Big Bear was a First Nations Canadian extraordinaire. His life was marked by his steadfast support for the interests of his people and his pursuit of justice from the Government of Canada without resorting to violence. Born sometime around 1825 on Jackfish Lake, Saskatchewan, noted Cree leader and spokesman for his people Big Bear (Mistahimaskwa) was famous for being the first major prairie chief to refuse to sign a treaty. Threatened with starvation as the government allowed the buffalo population to be hunted into extinction, Big Bear eventually signed six years later in December of 1882. He was an avid counsellor for peaceful dealings with the Canadian government, a trait which eventually caused Big Bear’s more aggressive-minded followers to refuse his leadership. When a group led by Big Bear’s son and a war chief killed nine white settlers at Frog Lake, Big Bear was deemed responsible and put in prison in 1885. He was released after two years due to failing health and died on the Poundmaker reserve the following spring.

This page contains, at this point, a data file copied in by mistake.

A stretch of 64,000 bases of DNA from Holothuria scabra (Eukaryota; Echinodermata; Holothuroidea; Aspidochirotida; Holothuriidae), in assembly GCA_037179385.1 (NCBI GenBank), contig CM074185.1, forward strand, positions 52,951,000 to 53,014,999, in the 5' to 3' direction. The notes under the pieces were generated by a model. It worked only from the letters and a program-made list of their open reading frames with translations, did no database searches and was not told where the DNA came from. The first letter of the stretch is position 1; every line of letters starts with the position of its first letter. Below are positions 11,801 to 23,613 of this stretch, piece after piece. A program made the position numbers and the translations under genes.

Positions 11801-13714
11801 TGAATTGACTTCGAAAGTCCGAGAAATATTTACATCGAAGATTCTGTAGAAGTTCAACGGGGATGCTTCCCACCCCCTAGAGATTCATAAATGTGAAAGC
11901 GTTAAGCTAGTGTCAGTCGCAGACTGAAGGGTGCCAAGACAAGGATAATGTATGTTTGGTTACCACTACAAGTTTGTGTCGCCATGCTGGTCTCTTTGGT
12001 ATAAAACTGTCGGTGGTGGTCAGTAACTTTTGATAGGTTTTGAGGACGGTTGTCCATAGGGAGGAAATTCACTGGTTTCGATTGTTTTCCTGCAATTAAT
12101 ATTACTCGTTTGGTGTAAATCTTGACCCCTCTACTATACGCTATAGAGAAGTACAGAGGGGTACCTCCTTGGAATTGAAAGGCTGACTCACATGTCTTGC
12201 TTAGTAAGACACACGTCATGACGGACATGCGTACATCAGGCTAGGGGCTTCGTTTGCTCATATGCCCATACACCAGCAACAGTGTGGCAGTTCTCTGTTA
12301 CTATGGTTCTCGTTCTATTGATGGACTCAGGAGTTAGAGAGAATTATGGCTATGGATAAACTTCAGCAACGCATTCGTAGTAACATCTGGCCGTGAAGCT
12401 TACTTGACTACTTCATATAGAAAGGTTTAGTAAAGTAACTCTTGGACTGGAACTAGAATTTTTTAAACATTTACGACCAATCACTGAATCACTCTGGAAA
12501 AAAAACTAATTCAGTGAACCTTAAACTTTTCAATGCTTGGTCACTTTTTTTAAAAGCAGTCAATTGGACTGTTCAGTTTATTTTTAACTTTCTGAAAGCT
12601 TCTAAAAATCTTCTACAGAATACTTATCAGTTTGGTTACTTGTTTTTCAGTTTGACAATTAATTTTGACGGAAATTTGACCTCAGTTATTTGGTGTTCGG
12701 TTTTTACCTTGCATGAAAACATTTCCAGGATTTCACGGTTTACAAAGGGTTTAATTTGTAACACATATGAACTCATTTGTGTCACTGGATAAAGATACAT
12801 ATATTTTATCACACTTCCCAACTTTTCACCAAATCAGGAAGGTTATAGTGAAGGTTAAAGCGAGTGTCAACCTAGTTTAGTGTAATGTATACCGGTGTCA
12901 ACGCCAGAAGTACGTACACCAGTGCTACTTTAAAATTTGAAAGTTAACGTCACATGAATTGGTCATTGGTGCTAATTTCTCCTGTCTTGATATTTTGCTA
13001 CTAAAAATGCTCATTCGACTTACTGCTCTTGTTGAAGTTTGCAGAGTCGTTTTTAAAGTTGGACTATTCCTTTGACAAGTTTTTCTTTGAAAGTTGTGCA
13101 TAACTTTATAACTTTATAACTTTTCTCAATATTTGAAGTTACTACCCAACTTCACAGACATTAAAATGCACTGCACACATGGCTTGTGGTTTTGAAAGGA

Canadian author and professor Rudy Wiebe was born on the isolated plains of Saskatchewan in 1934 to Russian immigrant parents. He studied literature in Alberta and West Germany before earning a Bachelor of Theology from the Mennonite Brethren Bible College. In addition to teaching English and Creative Writing in universities across Canada, the US and Germany, Wiebe is also an award-winning author of over 13 books of fiction, non-fiction and short stories. He has written on Big Bear before: his 1973 novel The Temptations of Big Bear earned him a Governor General’s Award and opened the channels for much new scholarship about the Plains Cree chief.
“A powerful portrait . . . Big Bear compels the reader to question the very notion of cross-cultural justice and to rethink present-day aboriginal issues in a whole new light.”
—Canada’s History magazine